Remembering the way it was in Bonita

Andrea Stetson
Special to Coastal Life

Gary Murphy remembers when he would haul in fish that weighed 400 pounds, and he has the photos to prove it. Those were the days when humongous fish were found in the Imperial River in Bonita Springs.

Don Thomson, Gary Murphy and Frank Liles head up the Growing Up in Bonita talk at the Bonita Springs Rotary Club.

Murphy, Don Thomson and Frank Liles were guest speakers this week at the Bonita Springs Rotary Club, where they reminisced about the past during their talk titled “Growing Up In Bonita.”

“All these men were instrumental in the development of Bonita Springs,” said Roger Brunswick, Rotary Club president, as he introduced the speakers.

Liles was born here. His grandparents came to Bonita in 1886 and 1902, working in the lumber and fruit business.

“That is why there are no great tall pine trees in Bonita, because my grandfather cut down every pine tree in Bonita,” Liles said.

Murphy grew up in Miami, but spent most of his weekends in Bonita Springs, fishing on the river and the back bays.

Old Florida house built on the banks of the Imperial River.

Poling until daybreak

“We would get up at two o’clock in the morning and start poling along until daybreak and then we would seine for bait, mostly by New Pass,” Murphy said. “We fished until 2 o’clock in the afternoon and then we pulled up to the restaurant to get a hamburger and I would be fishing some more off the dock.”

Murphy said refrigeration of the fish wasn’t as easy back then, but the fishermen had a way to make it work.

“There was a rope and I pulled it up and there was a 400-pound jewfish,” he said. “They caught it and they would keep it on the rope and tie it to the dock to keep it cool.”

He also spoke about the big changes along the waterways of Bonita Springs.

“The Imperial River has changed,” Murphy said. “There used to be some big, big fish in the river. Sometimes they were so big you could not get them in. We even caught sawfish.

The Imperial River is a calm river that is easy to kayak.

“One time I was getting ready to dive in the river and I was about 8-9 years old,” Murphy continued. “Just as I was about to dive in the river my step dad grabbed me by my britches because there was a 12-foot gator below. My stepdad got a shotgun and shot at it. A few days later, we saw it belly up. It was almost as long as the boat was.”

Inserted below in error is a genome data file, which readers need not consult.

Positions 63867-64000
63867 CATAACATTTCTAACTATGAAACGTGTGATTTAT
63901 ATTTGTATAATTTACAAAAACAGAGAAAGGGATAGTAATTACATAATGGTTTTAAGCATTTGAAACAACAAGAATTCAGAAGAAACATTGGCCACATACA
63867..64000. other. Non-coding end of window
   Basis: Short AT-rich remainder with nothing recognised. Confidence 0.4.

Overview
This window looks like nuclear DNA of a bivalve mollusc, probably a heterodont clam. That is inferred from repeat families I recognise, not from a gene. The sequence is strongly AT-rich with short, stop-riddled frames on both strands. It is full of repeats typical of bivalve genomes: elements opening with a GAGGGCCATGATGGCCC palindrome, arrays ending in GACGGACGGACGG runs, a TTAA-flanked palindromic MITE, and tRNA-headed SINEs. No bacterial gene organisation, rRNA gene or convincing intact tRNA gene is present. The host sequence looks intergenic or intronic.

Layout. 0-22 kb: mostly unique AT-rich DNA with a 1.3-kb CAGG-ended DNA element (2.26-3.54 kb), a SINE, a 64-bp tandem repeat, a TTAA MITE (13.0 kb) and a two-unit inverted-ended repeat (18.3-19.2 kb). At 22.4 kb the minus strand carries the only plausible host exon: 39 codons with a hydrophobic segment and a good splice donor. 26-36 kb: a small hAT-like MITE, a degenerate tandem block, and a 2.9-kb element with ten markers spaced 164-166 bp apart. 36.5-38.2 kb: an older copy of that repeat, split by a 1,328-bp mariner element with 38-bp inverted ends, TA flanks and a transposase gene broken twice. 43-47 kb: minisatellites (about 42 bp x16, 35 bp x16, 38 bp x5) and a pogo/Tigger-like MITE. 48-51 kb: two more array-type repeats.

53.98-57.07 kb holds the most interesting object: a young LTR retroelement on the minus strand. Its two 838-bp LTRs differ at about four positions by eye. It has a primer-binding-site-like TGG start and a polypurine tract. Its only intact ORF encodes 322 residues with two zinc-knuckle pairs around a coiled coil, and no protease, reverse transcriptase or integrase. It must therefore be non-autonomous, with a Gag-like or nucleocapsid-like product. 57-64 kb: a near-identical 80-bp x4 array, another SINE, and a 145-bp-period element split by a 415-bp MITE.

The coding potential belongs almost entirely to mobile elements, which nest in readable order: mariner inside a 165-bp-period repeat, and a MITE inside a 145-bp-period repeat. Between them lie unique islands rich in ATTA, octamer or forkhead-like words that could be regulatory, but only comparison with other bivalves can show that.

Fishing, hunting

Fishing and hunting were combined on the Murphy trips. In one photo there was wooden skiff full of fish and a gun vest with a gun and shotgun shells.

“We would always have a shot gun and we would always have fishing rods and we always had a seine net,” Murphy said. “We would stop by where the condos are now and we would stop and hunt for quail and rabbits.”

Frank Liles also had stories about his time on the Imperial River

“When I was growing up there wasn't much going on around here,” Liles began. “We would get up on the railroad trestle and jump into the river. We would pick up cypress knees and take them to a guy in Bonita who would saw them off and we would get 10 cents each for them.”

Thomson’s family moved to Naples in 1968 and Bonita Springs in 1970.

“My parents decided Naples was growing too fast so we moved to Bonita,” Thomson said.

His family opened a motel that had rooms on both the bay side and the Gulf side.

The Surfside Resort cost guests $80 for one week or $13 a day. The motel also had a small marina and bait shop.

“My dad could never find a container good enough to contain the bait shrimp.” Thomson said. “He kept thinking about it. Then he decided an old funeral casket would be the best way to keep the shrimp.”

Thomson also showed photos of the old boat he and his buddies fixed up and drove to the Florida Keys and photos of some the Miami Dolphins from their undefeated season who stayed at his family’s motel.

Murphy showed photos of him with a dune buggy and a surfboard on Bonita Beach.

Thomson added pictures of his swamp buggy.

Dog track

The men also spoke of their time off the waterways. They talked about the popularity of the dog track and how it was always packed during race time. Murphy spoke about the bar he opened by the dog track called Whale’s Tale. He told the audience about the bed race he entered during the July Fourth celebrations. He said the rules required it to have four wheels so he took a tricycle and added a wheel. But the extra wheel only touched the ground occasionally, making it easy to steer.

“We got to the end of the race and had a beer before anybody else finished,” Murphy said. “They were going all over the place and we were already done.”

Thomson spoke about taking watermelons and pressing them on a jack so when a person came out to crank the jack, the watermelon would explode.

The men also reminisced on how the entire town came out on horseback with guns to search for Harold Lucas after he murdered Jill Piper.

There were also tales about Hurricane Donna

“I could remember snapper swimming under the house and they were stopping and feeding on the grass,” Murphy reminisced.

While many longtime residents complain about the extreme changes to Bonita Springs, these men aren’t cranky about it.

“People are always complaining about all the traffic,” Liles said. “When I was growing up in Bonita Springs when you needed anyone to fix something in Bonita Springs you had to go all the way to Naples. If you needed anything you had to go to Naples. But I am glad all you people are here because I can walk out my door and get anything I want.”